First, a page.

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13-02-2019 | Original Article Open Access

Is young children’s helping affected by helpees’ need? Preschoolers, but not infants selectively help needy others

Tijdschrift:
Psychological Research
Auteur:
Markus Paulus
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Introduction

Recent research has experienced increased interest in the psychological basis of social coordination and joint action (e.g., Knutsen & LeBigot, 2018; Müller et al., 2011; Sebanz, Bekkering, & Knoblich, 2006; Yamaguchi, Wall, & Hommel, 2017, 2018). This interest was sparked by theoretical considerations that the ability to act jointly with others is fundamental for human social life (e.g., Bratman, 1992; Gilbert, 2009) and lies at the basis of human cultural evolution (Habermas, 1985; Richerson & Boyd, 2005).
Different forms of social coordination emerge early in development. For example, by 2–3 months infants adapt their posture when their mother approaches to pick them up (Reddy, Markova, & Wallot, 2013). In the course of the first year, infants increasingly engage in routinized play activities with their caregivers (e.g., Fantasia, Fasulo, Costall, & Lopez, 2014; Gustafson, Green, & West, 1979; Ross & Lollis, 1987), such as peekaboo games (Bruner & Sherwood, 1976). By the end of the first year, children engage in a variety of coordinated activities with others. For instances, they coordinate their attention to persons and objects to establish episodes of joint attention (Bakeman & Adamson, 1984; Moore, 2006) and they coordinate their bodily activities when being engaged in self-care tasks with their parents (Hammond, Al-Jbouri, Edwards, & Feltham, 2017). These early coordinated and synchronized activities have been suggested to play a central role in infants’ developing social understanding and language acquisition (Reddy & Uithol, 2016; Ratner & Bruner, 1977).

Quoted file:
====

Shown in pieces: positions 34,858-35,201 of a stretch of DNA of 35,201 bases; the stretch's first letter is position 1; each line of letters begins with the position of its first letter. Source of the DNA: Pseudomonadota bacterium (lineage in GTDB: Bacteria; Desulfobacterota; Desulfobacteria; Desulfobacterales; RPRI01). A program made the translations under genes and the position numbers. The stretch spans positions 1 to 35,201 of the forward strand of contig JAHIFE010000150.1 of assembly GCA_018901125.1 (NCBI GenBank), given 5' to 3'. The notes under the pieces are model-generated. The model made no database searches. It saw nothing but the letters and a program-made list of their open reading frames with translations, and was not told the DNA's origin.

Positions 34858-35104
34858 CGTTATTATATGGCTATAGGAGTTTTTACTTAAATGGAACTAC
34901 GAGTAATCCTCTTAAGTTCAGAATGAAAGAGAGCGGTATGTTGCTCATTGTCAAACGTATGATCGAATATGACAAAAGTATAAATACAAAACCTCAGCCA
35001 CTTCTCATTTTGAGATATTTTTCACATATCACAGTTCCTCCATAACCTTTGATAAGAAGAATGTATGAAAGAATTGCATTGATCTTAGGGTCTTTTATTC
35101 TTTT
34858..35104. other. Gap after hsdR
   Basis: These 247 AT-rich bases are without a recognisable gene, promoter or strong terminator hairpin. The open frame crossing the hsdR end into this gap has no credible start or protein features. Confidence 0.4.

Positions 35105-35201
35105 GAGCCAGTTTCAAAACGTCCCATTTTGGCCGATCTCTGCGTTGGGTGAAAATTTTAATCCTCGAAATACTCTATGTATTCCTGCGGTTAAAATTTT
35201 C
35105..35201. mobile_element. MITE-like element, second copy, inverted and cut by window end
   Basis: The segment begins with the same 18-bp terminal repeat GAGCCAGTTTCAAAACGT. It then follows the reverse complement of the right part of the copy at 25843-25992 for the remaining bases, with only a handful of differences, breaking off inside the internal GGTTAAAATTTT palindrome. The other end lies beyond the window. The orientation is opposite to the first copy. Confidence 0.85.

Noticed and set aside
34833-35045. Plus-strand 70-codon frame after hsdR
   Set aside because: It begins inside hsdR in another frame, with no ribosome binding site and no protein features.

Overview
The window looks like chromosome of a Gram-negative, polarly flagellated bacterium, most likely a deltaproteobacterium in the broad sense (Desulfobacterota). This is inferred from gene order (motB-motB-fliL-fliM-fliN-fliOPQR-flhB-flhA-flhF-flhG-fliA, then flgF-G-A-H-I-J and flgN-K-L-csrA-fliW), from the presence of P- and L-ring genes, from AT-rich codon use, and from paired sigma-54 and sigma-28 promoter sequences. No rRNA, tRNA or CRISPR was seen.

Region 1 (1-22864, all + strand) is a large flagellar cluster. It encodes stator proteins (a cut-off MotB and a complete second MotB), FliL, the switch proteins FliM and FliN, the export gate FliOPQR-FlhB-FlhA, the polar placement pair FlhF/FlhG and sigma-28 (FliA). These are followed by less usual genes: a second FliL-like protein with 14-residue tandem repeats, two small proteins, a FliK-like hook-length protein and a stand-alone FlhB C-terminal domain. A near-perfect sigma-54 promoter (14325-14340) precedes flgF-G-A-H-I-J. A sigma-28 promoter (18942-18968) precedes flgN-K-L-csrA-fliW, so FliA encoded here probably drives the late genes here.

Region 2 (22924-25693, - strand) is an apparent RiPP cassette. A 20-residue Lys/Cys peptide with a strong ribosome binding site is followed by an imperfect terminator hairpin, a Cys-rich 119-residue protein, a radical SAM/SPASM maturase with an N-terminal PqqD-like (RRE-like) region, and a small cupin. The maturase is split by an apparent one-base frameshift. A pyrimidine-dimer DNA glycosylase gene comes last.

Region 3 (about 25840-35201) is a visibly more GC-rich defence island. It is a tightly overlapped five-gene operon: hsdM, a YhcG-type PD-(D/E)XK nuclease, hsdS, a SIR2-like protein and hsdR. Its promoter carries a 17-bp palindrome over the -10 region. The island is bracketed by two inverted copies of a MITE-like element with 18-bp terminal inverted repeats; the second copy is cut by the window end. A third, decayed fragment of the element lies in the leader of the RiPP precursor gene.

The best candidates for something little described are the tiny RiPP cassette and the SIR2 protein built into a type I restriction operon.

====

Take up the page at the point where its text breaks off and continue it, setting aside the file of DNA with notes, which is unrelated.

One form of early social coordination that has recently received considerable attention in the literature concerns so-called instrumental helping. That is, infants have been shown to coordinate their activities with others in such a way that it appears to be helpful in reaching an action-based goal. Expanding on earlier observational work (e.g., Rheingold, 1982), current experimental work provided evidence for such helpful behaviors in a variety of situations (e.g., Barragan & Dweck, 2014; Dunfield & Kuhlmeier, 2013; Kenward & Gredebäck, 2013; Svetlova, Nichols, & Brownell, 2010; Warneken & Tomasello, 2006). For example, infants pick up an object that fell to the ground and hand it back to the experimenter, and they open a cabinet so that an experimenter can put items in it (Warneken & Tomasello, 2006, 2007). While a focus on short action sequences suggests that these behaviors are helpful, a broader view on infants’ and toddlers’ activities suggests that they are not always very helpful (Carpendale, Kettner, & Audet, 2015). That is, although in household chores infants seem to engage in helpful behavior (e.g., by putting laundry into a box), they shortly thereafter go on with being unhelpful (e.g., putting the laundry out of the box).
These findings have led to an intense debate on the developmental origins and psychological mechanisms underlying young children’s helping behavior (e.g., Allen, 2015; Brownell, 2013; Carpendale & Hammond, 2016; Dahl, 2015; Eisenberg, VanSchyndel, & Spinrad, 2016; Michael & Szekely, 2017; Paulus, 2014; Warneken & Tomasello, 2009). One theoretical perspective proposes the presence of genuine other-oriented and moral concerns in infancy. More specifically, it has been proposed that infants are naturally altruistic (Warneken & Tomasello, 2009) and that their helping is based on an evaluation of others’ instrumental needs (Dunfield & Kuhlmeier, 2013). Relatedly, some researchers have discussed the presence of an innate moral core (Hamlin, 2013). According to this perspective, young children’s helping is motivated by a wish to alleviate others’ instrumental need.